1. Major Freedom, your claims are replete with the usual unnecessary confusions typical of Austrian School economists. Starting with your opening statement, please take a look at Chapter 21, entitled "The Theory of Prices". See p. 294 of the GT, where Keynes claims "The general price level depends partly on the rates of renumeration of the factors of production which enter into marginal costs and partly on the scale of output as a whole." What basis do you then have for concluding that Keynes ignored the effect of costs on prices? This is total fabrication on your part, which is sad to see, because you actually appear to have read Keynes in the original...but then again, that has not stopped prior Austrian School influenced economists/commentators like Hunter Lewis or Henry Hazlitt from fabricating similar patently false claims.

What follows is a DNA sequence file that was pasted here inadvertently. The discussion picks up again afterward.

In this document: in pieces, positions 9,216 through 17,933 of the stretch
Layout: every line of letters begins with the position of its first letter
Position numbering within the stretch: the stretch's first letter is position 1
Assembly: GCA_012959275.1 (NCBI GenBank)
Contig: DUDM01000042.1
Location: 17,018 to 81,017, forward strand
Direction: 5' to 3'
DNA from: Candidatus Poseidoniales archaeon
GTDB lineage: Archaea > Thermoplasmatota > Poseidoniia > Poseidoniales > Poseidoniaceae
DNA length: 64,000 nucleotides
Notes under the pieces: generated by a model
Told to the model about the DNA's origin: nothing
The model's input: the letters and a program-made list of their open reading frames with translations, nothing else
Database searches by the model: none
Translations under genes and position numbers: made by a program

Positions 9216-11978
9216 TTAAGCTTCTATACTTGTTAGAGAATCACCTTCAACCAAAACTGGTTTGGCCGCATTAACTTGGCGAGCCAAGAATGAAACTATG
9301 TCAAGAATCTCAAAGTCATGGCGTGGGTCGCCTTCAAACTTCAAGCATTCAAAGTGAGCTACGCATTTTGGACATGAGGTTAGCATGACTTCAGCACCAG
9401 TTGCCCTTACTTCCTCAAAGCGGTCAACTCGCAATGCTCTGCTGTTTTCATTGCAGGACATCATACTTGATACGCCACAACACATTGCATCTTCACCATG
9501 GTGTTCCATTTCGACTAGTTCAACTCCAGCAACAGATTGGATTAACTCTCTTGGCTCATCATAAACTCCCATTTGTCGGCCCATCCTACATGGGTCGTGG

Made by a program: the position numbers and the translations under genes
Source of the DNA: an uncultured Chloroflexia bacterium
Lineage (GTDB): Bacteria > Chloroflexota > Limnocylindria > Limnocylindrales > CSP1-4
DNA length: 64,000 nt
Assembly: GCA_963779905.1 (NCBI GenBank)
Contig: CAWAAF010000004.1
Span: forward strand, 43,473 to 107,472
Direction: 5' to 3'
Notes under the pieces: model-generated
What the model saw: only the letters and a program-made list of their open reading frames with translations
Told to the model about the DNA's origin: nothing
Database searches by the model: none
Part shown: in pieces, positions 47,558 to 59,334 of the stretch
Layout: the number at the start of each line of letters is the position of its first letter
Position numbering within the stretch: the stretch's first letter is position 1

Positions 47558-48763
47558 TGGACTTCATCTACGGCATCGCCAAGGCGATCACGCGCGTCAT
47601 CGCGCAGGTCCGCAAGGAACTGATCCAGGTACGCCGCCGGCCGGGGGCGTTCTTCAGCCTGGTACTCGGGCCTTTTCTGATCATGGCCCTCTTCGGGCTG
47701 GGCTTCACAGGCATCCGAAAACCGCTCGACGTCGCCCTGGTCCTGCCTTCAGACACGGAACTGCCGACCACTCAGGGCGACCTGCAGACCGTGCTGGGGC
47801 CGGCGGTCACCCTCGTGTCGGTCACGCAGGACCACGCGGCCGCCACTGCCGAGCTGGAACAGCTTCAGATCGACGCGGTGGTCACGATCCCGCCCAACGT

Regarding a fall in capital goods costs from a fall in wages and its effect on aggregate income and output, please take another look at Chapter 19, Changes in Money Wages, particularly pp. 262-5, where Keynes explicitly discusses the special conditions required for a fall in wages to lead to higher aggregate consumption and investment spending/output. The case of markets self-adjusting back to full employment on the back of wage and/or price changes requires very special conditions which generally are not available in the world we actually inhabit. The discussion is so thorough (including a reference to Fisher' debt deflation process in point 7 on p. 264) that Keynes concludes (on p. 267), "There is, therefore, NO grounds for the belief that a flexible wage policy is capable of maintaining a state of continuous full employment...". Well, in fact, there are a few grounds he does list, but they are unlikely conditions to obtain in the economies we inhabit, which makes mainstream macroeconomic theory, which has become little more than aggregated microeconomics (thereby ignoring all of the associated fallacies of composition which Keynes tried to point out a lifetime ago) a special theory, not a general theory of economics.